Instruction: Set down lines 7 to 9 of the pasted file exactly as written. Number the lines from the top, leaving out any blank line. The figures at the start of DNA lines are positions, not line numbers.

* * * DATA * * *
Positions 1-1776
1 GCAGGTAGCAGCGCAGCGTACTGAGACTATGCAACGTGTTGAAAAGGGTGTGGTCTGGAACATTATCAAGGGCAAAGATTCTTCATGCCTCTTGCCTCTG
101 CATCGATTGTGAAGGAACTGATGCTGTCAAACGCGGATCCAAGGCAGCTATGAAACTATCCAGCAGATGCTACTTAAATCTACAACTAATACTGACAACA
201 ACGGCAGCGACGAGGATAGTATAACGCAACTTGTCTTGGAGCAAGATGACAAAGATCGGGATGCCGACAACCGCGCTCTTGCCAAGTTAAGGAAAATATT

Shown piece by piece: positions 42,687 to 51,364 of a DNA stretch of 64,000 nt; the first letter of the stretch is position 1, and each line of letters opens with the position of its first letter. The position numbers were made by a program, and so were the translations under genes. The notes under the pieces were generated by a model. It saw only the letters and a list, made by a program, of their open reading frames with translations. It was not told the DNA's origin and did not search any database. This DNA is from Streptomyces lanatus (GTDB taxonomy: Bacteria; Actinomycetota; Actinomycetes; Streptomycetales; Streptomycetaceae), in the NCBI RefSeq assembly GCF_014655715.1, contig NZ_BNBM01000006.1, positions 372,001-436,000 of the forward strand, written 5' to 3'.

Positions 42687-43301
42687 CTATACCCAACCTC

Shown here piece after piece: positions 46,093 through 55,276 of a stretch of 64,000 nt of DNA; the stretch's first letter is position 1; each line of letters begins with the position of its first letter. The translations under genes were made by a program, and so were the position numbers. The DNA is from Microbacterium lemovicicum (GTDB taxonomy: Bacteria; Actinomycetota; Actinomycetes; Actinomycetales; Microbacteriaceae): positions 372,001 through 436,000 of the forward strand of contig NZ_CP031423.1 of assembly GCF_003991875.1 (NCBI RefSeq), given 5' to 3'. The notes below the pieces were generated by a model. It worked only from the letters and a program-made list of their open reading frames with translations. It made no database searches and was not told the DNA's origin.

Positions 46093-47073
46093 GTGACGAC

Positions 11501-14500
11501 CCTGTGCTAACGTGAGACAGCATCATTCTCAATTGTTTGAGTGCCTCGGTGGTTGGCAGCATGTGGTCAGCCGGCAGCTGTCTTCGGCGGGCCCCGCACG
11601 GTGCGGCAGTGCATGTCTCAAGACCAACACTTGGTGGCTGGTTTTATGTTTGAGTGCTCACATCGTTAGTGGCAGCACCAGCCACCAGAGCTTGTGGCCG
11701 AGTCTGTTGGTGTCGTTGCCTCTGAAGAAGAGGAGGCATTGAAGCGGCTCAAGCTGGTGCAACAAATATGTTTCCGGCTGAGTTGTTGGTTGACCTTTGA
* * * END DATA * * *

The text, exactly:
42687 CTATACCCAACCTC

Shown here piece after piece: positions 46,093 through 55,276 of a stretch of 64,000 nt of DNA; the stretch's first letter is position 1; each line of letters begins with the position of its first letter. The translations under genes were made by a program, and so were the position numbers. The DNA is from Microbacterium lemovicicum (GTDB taxonomy: Bacteria; Actinomycetota; Actinomycetes; Actinomycetales; Microbacteriaceae): positions 372,001 through 436,000 of the forward strand of contig NZ_CP031423.1 of assembly GCF_003991875.1 (NCBI RefSeq), given 5' to 3'. The notes below the pieces were generated by a model. It worked only from the letters and a program-made list of their open reading frames with translations. It made no database searches and was not told the DNA's origin.

Positions 46093-47073